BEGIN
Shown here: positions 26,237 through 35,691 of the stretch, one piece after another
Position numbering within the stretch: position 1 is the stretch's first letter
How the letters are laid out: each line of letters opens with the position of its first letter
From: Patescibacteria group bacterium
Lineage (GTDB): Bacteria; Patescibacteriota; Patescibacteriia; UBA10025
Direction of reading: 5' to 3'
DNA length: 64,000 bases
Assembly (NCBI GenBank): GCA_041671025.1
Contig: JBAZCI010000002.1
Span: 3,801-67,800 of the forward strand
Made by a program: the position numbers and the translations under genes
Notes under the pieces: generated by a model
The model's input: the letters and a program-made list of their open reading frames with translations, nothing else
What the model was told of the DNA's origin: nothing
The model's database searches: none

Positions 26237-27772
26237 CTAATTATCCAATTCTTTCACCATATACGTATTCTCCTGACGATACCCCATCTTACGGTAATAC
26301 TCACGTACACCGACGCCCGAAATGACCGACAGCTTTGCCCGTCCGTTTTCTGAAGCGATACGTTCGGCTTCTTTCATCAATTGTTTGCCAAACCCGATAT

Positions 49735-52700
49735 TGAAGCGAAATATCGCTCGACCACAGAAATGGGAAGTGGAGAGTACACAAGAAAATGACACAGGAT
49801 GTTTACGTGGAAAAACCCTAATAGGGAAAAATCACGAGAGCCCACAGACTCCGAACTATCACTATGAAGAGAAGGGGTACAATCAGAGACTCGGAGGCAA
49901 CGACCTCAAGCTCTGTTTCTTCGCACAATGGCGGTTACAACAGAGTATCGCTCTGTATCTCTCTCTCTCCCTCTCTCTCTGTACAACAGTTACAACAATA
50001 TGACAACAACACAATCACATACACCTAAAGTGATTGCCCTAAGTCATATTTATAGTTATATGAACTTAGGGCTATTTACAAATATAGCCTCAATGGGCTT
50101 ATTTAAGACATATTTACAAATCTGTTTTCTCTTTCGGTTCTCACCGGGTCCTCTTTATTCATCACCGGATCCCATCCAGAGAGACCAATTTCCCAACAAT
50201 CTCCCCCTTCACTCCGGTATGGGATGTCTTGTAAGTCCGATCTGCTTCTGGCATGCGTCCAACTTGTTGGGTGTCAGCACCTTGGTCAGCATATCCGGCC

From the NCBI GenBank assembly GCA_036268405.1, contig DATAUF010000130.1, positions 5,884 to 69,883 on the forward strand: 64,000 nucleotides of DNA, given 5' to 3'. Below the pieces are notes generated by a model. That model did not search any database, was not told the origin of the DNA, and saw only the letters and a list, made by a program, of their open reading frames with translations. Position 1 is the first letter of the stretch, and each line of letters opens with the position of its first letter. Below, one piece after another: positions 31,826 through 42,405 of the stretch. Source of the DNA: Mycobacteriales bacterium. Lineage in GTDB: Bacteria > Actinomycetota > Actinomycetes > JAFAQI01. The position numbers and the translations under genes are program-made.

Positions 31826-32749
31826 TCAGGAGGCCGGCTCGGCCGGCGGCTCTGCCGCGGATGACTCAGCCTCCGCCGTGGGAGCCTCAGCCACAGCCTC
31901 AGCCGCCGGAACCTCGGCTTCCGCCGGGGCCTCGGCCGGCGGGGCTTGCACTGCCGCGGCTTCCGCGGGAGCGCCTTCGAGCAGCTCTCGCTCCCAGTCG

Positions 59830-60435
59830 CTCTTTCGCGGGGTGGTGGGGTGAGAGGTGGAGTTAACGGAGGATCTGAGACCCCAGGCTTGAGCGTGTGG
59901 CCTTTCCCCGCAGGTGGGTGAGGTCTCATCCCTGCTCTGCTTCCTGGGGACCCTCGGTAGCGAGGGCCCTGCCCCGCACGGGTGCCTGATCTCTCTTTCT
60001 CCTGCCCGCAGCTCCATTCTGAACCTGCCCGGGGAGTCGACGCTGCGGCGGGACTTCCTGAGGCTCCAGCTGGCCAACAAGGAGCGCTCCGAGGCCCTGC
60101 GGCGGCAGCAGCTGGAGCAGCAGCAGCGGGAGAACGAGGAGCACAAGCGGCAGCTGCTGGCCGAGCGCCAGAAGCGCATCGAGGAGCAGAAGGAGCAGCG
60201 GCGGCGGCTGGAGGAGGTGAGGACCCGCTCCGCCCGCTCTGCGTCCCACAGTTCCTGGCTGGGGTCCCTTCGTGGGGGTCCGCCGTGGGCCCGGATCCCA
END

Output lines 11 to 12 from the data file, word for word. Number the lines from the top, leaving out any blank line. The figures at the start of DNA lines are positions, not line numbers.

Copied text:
Made by a program: the position numbers and the translations under genes
Notes under the pieces: generated by a model